Once Officer Estrada received the attorney's approval, he prepared several additional forms that were to be forwarded with plaintiff's file to his supervisor, ICE Supervisory Deportation Officer Michael Ortiz. The forms included a Form I-247 "Immigration Detainer-Notice of Action" to Lakeview Correctional Center, directing the Lakeview Correctional facility to detain plaintiff until the Department of Homeland Security could take plaintiff into custody. Pl.'s Tr. Ex. 54. On the I-247 form, Officer Estrada checked the box: "Investigation has been initiated to determine whether this person is subject to removal from the United States." Id.; Stipulation of Facts, at ¶¶ 21-22.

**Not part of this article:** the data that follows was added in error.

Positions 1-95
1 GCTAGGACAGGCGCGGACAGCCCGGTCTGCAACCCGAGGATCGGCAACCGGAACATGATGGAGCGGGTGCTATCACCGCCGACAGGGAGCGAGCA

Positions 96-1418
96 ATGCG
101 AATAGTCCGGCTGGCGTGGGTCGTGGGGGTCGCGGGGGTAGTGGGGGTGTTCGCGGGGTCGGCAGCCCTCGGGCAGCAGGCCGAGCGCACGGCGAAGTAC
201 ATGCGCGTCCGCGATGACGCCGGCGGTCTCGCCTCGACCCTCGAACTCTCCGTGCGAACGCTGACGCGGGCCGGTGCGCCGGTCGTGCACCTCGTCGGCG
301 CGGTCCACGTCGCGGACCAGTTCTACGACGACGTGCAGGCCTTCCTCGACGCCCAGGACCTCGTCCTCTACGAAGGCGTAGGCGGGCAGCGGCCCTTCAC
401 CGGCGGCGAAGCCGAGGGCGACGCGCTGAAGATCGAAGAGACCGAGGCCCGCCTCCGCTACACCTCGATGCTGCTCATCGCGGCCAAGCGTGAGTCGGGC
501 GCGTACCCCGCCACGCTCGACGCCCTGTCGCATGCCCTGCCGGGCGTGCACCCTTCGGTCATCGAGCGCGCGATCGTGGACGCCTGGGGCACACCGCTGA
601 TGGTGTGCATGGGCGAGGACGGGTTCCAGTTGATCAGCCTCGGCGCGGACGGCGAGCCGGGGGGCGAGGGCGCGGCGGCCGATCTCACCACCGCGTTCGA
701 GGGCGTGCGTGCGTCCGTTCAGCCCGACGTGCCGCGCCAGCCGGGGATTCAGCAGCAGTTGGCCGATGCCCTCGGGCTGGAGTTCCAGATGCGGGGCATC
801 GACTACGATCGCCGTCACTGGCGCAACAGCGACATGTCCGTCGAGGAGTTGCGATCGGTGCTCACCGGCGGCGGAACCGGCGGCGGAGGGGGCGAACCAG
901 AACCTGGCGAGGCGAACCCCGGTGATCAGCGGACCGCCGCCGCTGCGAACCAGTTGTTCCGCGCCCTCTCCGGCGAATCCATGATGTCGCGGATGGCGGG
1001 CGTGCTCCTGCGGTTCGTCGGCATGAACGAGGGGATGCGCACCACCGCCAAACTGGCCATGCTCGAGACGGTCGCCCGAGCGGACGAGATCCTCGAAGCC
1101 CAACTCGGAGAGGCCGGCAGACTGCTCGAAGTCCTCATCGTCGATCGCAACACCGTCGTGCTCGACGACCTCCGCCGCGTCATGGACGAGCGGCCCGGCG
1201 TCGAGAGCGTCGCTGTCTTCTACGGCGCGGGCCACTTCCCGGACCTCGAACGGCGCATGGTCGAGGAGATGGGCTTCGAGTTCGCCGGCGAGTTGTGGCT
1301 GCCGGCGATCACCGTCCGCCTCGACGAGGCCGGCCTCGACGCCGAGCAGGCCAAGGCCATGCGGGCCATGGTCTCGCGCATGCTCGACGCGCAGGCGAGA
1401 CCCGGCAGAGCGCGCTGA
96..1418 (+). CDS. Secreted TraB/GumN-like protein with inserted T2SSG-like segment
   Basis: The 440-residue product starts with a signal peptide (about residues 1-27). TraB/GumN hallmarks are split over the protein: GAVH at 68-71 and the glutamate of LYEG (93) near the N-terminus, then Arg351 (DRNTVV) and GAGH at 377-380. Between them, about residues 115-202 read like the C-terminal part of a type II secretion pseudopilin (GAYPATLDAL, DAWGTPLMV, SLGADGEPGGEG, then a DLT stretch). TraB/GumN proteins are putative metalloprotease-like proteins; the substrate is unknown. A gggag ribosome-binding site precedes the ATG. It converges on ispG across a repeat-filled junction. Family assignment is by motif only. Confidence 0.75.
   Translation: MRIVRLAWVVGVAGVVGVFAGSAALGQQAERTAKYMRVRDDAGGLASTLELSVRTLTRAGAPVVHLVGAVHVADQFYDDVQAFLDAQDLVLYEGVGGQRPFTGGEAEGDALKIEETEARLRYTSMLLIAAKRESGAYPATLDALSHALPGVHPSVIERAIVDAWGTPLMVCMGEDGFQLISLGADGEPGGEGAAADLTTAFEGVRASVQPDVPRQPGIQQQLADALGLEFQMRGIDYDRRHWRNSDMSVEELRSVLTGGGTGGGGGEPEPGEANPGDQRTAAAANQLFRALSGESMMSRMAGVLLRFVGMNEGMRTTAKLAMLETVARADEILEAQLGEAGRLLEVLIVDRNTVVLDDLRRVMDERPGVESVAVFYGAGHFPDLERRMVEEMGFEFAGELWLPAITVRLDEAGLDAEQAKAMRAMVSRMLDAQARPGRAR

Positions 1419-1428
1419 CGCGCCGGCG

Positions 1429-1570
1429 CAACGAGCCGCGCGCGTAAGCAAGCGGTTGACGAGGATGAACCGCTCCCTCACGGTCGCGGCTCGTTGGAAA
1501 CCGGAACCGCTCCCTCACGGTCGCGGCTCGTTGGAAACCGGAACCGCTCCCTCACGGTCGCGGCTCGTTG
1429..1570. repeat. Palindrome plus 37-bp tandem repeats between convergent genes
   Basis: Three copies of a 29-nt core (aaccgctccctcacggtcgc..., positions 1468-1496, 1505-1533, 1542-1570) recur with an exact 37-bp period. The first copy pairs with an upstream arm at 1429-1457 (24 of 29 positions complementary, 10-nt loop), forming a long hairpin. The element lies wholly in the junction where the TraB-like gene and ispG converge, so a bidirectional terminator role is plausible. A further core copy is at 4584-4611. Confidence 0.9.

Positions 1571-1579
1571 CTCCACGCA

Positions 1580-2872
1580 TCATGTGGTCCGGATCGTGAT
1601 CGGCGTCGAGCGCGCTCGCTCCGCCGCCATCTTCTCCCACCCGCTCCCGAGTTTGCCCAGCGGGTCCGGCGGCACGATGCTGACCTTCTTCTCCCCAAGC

Based upon his patently insufficient investigation, Officer Estrada also prepared a Form I-862 "Notice to Appear"; included was the allegations that plaintiff was "not a citizen or national of the United States" but "a citizen of Jamaica." Def's Tr. Ex. X; Stipulation of Facts, at ¶ 24. A Form I-200 "Warrant for Arrest of Alien" and Form I-286 "Notice of Custody Determination" were also created. Pl.'s Tr. Exs. 33 & 71. The Form I-286 stated that plaintiff was to be detained in the custody of the Department of Homeland Security and that he "may not request a review of this determination by an immigration judge because the Immigration and Nationality Act prohibits [his] release from custody." Pl.'s Tr. Ex. 33 (emphasis added).